eLearning Localization: Engaging Multilingual Learners in 7 Industries

No matter the industry, localizing eLearning content for multilingual learners ensures cultural relevance and linguistic accuracy, thereby improving engagement and comprehension.
Multilingual learners in various industries

Role of Localizing eLearning Content to Reach Multilingual Audiences

The world is increasingly connected in commerce and trade, thanks to the internet. The global pandemic of 2019 highlighted the need for a connected global workforce. The tools developed during this time also facilitated remote meetings, work, and training. Trainers no longer needed to fly to remote offices, and employees didn’t need to spend a week in a conference room for training. COVID-19 banned travel, and like a social experiment, we learned that remote work is possible. Almost.

To adapt to technological and economic changes, distributed organizations need a robust learning strategy to develop talent and enhance performance in the new remote eLearning environment. Like Zoom meetings, eLearning existed before COVID. It lived in global organizations with remote satellite offices, often in different countries and cultures. Managing eLearning in one language is challenging, let alone in five or a dozen languages.

When it comes to multilingual learners, many organizations initiate eLearning projects without a clear global vision and strategy, often relying on outdated content that is delivered in a ‘broadcast’ manner. This approach fails to transfer knowledge to multilingual learners from diverse cultural backgrounds. Other teams sometimes lack the tools, resources, and skilled professionals to design, deliver, and manage eLearning programs—and then struggle to do this at scale.

A poorly or partially produced video will backfire without considering local attitudes. Without localization, eLearning content may be misinterpreted, misunderstood, or lost entirely in the target culture. So, which industries can benefit from localizing their eLearning content? Here are seven inter-related examples. Not every solution will fit all teams, but exploring different approaches is worthwhile.


1. Global Corporations With a Multilingual Workforce

A Gallup report found that organizations that make strategic investments in employee development experience 11% greater profitability and are 2x as likely to retain their employees. However, creating a high-development culture requires more than just adding a few learning programs to the roster.

As a company grows internationally and workforces diversify, Learning and Development (L&D) professionals encounter communication differences when sharing core messaging and critical training modules. It becomes vital for eLearning courses to be made local to accommodate diverse employee demographics.

Localization ensures that training can be delivered in multiple languages at scale and guarantees that all teams, domestic or abroad, can improve through localized content in their native language. This ensures that training materials are culturally relevant, linguistically accurate, and aligned with local regulations and practices. A global talent development team must consider multilingual learners in different locations, not just one, and tailor the message to connect while still achieving the objectives and desired outcomes.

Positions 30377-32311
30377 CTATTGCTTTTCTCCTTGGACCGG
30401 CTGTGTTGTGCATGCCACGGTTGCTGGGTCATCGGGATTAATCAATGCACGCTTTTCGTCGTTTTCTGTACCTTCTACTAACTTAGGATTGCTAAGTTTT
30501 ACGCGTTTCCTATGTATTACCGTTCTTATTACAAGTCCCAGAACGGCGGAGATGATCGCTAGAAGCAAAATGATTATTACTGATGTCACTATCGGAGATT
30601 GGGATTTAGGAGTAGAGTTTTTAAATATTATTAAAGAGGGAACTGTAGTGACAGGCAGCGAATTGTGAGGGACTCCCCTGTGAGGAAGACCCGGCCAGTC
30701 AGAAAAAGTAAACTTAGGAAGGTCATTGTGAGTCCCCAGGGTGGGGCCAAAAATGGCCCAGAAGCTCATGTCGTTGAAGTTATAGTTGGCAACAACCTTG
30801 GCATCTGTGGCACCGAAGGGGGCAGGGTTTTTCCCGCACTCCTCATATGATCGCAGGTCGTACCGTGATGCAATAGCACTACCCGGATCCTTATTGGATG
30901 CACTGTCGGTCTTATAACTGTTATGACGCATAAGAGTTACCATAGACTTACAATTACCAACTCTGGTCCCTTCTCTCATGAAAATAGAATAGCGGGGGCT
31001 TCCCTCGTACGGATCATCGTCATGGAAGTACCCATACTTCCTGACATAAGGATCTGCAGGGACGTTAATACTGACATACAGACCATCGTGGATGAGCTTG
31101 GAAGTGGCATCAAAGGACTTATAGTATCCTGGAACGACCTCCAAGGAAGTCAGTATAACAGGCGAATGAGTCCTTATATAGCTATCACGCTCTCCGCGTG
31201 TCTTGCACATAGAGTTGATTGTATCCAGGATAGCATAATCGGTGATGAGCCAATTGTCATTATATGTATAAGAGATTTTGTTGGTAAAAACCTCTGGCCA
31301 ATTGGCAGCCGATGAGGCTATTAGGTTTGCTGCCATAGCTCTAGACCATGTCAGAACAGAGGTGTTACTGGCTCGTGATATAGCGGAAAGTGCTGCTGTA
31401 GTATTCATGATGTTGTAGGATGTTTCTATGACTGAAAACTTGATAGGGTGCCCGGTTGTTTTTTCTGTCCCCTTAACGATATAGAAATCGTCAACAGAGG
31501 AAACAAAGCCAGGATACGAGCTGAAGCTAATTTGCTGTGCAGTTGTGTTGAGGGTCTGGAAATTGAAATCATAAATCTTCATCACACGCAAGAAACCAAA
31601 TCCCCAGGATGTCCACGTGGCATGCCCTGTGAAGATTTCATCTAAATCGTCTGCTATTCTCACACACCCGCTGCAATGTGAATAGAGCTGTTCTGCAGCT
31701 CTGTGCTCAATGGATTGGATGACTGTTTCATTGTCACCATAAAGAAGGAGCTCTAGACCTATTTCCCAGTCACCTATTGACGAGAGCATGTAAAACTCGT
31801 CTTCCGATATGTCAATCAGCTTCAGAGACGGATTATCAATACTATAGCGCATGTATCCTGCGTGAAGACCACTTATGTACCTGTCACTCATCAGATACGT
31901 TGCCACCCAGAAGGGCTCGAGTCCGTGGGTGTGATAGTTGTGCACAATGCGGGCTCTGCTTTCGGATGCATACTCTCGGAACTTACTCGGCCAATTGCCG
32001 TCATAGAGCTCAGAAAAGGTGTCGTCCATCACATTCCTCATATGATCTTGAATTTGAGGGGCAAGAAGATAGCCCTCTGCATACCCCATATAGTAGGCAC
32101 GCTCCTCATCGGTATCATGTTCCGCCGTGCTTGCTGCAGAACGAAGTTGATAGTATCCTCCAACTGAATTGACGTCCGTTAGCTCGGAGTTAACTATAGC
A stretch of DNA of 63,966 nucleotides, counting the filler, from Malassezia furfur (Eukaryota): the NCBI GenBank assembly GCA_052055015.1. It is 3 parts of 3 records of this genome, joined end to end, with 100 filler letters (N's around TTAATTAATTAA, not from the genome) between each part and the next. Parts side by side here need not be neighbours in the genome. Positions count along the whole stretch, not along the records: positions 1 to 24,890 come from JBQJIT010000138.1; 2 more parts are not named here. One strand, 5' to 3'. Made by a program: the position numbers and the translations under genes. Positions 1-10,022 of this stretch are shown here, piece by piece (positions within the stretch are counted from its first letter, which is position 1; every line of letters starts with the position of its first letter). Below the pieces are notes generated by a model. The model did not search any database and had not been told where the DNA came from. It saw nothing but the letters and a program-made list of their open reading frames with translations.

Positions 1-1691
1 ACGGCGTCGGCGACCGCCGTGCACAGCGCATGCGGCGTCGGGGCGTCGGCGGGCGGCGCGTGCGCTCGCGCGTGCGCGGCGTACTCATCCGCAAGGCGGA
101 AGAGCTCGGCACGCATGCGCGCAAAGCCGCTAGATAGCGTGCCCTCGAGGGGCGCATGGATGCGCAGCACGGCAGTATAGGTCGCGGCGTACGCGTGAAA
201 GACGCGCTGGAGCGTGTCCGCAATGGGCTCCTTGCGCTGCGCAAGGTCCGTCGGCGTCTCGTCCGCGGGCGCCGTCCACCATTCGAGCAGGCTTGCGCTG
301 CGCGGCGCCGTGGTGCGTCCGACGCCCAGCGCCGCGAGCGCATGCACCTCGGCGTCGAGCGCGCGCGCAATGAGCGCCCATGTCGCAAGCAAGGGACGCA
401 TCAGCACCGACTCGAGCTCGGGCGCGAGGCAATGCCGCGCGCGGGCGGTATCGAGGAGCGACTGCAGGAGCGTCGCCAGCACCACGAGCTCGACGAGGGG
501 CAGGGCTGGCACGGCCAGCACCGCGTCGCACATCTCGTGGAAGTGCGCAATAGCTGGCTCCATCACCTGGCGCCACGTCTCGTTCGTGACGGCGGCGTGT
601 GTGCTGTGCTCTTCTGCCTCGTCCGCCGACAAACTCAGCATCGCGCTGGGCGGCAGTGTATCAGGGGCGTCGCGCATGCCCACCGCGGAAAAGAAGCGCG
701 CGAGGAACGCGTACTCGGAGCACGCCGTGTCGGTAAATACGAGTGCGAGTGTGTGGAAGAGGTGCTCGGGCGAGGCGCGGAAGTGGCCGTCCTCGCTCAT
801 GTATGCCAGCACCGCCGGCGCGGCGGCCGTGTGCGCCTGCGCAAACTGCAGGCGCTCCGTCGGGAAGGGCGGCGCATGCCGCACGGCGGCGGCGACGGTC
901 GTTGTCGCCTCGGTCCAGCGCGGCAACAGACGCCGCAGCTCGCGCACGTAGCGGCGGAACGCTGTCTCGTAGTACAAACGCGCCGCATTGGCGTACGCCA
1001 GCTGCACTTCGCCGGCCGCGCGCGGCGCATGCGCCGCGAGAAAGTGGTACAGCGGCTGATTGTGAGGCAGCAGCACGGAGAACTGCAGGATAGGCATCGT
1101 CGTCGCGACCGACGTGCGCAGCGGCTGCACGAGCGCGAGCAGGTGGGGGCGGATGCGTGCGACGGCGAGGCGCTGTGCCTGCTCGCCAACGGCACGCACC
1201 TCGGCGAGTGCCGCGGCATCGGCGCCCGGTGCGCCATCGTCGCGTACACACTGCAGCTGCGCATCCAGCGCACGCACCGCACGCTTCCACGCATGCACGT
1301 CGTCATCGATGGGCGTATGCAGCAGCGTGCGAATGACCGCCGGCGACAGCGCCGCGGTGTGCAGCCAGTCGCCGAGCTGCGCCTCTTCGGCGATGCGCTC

2. Educational Institutions with Multilingual Learners

According to the National Center for Education Statistics (NCES), public colleges enrolled approximately 7.5 million online students in 2022. Another 2.6 million remote learners attended private schools, including 1.8 million at nonprofit institutions and nearly 800,000 at for-profit schools. Not all of these students are local.

If we really want to provide equal opportunities for all students, and we want underrepresented minority students to do well, we really need to pay attention to their experiences and their perspectives and give them the tools to do better.

Universities, colleges, and schools offering online courses in learning management systems need to localize their content to accommodate international students or learners from various linguistic backgrounds. This enhances accessibility and improves learning outcomes for multilingual learners. It is also an obligation. While it may not be Title 9 or a specific mandate, there’s a need for feasibility and enabling students to learn effectively.

Making courses available to students anywhere—and translating them when there’s interest—is important. “Locale” refers to how particular words need to be in relation to the goal. For example, in one part of town, people might call it a “sandwich,” while in another part, they might call it a “hoagie” (a US English, mid-Atlantic linguistic divide). Does it matter? Sometimes it’s not relevant, but other times it can cause minor or major distractions. Most major errors are caught by a local review, there are ways to bring that upstream. Fixing and re-deploying a course after it’s already launched is a partially wasted effort.


3. Public-Sector Agencies Addressing Multilingual Constituents

Government departments or agencies involved in training initiatives, public awareness campaigns, or citizen education programs may require localization services to reach constituents in various regions or linguistic communities. Over 359 languages are spoken in the US, making it #9 globally out of 242 countries. This is far fewer than Papua New Guinea’s 840 languages but highlights our globalized nature. While we focus on the US in this example, each region has its unique challenges and opportunities.